Play Guitar: I didn’t know how to quantify this goal or measure it, so I made it a little vague. This is less of a goal and more like a hobby. This is the second hobby that doesn’t involve a screen. I started playing the guitar regularly on weekends for the first 2-3 months and then I just got busy with work and on call. An hour or two per week shouldn’t be hard enough to allocate and practice. I’m going to work on this in 2016 and come up with a more solid plan to follow a course, read up some theory, etc.
Blog every week: I did terribly on this. I made two blog posts in 2015 and that’s it. It should have been a weekly thing where I talk about what I did the previous week or some random stuff I’m interested in. But for some reason, I was way too lazy to update my blog. Even though I was sometimes working on my side project and learning new things. I should just keep it more updated in 2016.
Each of my goals and how I did against them taught me more about myself and how I handle things. To me, at least now, it boils down to these 3 things.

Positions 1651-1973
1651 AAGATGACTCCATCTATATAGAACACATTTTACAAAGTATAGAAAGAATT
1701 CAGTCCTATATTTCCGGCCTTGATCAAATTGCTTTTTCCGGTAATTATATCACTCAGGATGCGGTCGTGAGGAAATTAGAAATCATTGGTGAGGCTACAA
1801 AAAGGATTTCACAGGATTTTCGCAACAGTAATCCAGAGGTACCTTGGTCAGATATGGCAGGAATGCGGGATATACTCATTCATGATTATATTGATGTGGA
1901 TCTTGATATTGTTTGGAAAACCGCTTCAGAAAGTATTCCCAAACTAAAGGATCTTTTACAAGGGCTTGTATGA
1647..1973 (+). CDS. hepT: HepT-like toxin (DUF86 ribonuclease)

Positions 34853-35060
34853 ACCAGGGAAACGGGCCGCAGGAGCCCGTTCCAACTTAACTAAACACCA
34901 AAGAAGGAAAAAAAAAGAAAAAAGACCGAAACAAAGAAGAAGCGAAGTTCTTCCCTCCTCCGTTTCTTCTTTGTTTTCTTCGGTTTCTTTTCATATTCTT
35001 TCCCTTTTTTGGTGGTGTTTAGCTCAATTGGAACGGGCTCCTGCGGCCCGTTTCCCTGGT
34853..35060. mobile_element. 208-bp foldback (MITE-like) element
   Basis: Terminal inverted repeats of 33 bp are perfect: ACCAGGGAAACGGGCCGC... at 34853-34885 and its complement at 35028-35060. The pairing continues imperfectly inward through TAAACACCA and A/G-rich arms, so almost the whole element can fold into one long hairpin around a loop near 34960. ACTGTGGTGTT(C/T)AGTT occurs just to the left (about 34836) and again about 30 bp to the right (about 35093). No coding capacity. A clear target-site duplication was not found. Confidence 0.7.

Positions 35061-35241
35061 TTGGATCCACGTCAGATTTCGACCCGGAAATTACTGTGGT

Discipline. If there’s one thing that’s present in the goals that went well and absent in the ones that didn’t go well, it’s discipline. Because discipline trumps motivation. Motivation is temporary; it’s like a spark, it comes and goes. You can’t keep waiting to get motivated in order to start working on something. Discipline on the other hand is more permanent. It’s something that you religiously follow, something you’re accountable to. If I have a discipline that I must blog every week, come what may, then I will make most of my week eventful to make that happen. This helps in both blog-writing and also working on my side projects. I’d get better at both coding and writing. :) Same goes with side projects. Some days you’re exhausted after work and you don’t have the energy to work on your side project. That’s a good time to refactor your code or read some blogs about best practices, new libraries/frameworks, whatever. In order to become an expert at something, you need to work on it every day and keep practicing what you’re doing. You cannot become an expert over night.